Zenith error and TAE are almost identical. The stylus is presented to the groove at the wrong horizontal angle. In the case of TAE the entire cartridge is at the wrong angle. One can safely assume that the distortion would be very similar between the two, perhaps a bit worse with TAE.   

You like the sound of the Viv arm and there is no way I can argue with that.                       


How do you know you actually have the alignment you say you do?  Here is a test report of three random samples of stylus assemblies from an order I placed.  This is representative of the best numbers I have seen thus far and are kind of terrifying.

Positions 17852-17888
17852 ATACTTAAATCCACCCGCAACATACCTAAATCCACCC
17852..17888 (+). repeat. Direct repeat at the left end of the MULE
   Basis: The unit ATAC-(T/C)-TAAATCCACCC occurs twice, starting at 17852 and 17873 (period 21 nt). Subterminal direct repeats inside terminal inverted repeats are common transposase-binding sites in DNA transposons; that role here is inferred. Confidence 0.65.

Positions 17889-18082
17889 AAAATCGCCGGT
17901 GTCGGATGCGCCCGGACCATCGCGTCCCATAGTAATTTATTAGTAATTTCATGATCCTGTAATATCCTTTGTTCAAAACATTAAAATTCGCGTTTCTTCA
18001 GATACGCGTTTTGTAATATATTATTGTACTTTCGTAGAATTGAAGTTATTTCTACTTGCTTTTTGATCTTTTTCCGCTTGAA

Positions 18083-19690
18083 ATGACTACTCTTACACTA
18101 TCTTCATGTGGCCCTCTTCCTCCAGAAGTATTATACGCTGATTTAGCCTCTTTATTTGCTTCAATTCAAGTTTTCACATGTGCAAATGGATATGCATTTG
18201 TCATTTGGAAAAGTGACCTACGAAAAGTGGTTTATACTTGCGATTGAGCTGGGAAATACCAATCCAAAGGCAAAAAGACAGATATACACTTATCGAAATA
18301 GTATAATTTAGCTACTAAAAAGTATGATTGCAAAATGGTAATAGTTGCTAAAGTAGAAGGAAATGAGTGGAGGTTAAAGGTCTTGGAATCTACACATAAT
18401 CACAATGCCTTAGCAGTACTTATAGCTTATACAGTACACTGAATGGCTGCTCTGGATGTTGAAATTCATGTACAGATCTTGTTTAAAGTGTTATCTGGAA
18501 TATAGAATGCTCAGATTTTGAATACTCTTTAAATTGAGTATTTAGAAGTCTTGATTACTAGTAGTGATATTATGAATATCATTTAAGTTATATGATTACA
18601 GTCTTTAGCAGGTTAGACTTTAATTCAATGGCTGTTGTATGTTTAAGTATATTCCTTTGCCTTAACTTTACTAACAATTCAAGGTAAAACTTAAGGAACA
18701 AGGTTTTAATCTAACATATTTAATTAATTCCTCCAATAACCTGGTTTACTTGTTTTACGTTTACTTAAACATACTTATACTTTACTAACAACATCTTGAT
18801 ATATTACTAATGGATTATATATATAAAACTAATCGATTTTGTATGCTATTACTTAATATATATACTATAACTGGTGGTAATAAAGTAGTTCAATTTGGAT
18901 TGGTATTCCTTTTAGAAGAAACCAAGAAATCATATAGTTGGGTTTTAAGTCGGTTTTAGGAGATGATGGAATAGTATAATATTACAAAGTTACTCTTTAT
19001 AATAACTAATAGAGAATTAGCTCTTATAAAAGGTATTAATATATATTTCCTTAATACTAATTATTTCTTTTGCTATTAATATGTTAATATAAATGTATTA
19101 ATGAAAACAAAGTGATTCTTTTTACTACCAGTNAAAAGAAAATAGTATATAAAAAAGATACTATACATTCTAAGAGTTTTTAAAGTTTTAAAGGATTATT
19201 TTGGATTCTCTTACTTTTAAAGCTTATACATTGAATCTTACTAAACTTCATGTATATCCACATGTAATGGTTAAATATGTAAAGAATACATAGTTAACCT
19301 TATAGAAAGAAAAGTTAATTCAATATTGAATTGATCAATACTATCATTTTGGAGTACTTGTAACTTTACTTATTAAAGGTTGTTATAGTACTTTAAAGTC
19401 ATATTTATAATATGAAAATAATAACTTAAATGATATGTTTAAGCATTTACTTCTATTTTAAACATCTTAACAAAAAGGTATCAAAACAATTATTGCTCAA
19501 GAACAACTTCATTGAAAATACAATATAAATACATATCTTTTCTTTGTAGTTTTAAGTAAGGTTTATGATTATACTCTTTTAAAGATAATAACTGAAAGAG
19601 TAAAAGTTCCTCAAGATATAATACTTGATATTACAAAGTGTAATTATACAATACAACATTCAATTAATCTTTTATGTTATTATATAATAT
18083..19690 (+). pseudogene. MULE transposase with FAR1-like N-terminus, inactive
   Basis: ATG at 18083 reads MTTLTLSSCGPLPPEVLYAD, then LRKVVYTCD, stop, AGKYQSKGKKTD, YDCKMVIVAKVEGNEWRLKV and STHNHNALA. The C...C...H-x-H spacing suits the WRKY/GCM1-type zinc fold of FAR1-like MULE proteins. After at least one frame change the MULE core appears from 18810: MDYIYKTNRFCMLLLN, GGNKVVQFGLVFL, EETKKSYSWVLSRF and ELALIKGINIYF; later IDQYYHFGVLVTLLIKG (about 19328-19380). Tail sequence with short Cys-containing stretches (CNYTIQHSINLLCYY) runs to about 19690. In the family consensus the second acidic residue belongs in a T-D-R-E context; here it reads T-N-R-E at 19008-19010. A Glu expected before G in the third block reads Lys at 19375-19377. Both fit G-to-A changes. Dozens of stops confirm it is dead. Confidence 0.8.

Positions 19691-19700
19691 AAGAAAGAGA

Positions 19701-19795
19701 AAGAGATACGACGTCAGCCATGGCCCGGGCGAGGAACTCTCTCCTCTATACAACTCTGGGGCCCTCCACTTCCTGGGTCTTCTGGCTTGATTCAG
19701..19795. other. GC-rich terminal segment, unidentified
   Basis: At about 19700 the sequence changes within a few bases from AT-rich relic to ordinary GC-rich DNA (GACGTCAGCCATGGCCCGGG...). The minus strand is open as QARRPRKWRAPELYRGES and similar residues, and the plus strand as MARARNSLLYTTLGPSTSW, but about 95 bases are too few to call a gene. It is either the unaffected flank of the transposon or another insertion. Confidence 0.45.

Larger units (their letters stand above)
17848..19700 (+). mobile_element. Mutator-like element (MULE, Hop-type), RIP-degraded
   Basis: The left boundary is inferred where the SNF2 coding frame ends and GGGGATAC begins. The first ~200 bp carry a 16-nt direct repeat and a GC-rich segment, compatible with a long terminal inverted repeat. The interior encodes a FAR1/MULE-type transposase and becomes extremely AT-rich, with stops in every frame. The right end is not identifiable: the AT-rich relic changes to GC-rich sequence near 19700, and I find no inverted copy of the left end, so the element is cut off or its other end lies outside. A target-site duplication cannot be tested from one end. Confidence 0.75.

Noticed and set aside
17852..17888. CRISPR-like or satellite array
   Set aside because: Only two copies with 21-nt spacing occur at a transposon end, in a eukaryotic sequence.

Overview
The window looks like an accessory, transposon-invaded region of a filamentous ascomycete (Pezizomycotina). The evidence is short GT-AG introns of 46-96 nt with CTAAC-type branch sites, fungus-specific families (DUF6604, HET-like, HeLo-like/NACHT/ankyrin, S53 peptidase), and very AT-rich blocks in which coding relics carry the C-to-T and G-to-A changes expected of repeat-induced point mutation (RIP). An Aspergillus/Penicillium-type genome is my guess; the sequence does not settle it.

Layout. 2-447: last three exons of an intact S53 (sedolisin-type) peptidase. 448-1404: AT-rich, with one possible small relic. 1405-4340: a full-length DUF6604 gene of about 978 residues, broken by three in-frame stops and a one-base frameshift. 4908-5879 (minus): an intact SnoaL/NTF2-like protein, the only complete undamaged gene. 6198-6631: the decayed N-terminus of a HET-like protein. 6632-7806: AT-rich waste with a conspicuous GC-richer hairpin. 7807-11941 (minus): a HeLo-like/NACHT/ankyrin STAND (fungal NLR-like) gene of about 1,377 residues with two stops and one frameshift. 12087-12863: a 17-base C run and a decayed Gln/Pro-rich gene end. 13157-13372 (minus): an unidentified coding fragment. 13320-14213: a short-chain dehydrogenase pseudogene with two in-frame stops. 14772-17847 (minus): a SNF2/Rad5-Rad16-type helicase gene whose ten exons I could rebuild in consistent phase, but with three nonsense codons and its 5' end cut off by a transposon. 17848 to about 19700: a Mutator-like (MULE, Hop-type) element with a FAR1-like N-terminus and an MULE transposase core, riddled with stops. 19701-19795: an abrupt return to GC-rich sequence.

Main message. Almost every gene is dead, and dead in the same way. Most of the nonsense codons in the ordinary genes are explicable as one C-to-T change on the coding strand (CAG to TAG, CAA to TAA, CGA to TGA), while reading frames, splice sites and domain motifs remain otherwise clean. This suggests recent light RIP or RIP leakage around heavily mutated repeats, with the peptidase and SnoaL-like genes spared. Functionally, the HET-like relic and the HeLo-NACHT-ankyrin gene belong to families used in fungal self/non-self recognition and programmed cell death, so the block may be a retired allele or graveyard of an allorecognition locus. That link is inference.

I don't care how great of a protractor you have if you are aligning to a cantilever without consideration of possible diamond set error then I see the baby going out with the bathwater.  JR addresses this by optically placing a number on the Zenith error and then providing a protractor with the ability to correct for this error.  Next we can open the can of static vs. dynamic worms and observe how much skating forces and groove modulation come into play here as well.  In many setups, when you adjust azimuth to better crosstalk numbers you also change your alignment.  Add or remove a gram of anti-skate correction and you have just changed your alignment.  Its really easy to brag about a preferred alignment and the precision of your setup and quite humbling to realize you are actually nowhere near where you thought you were.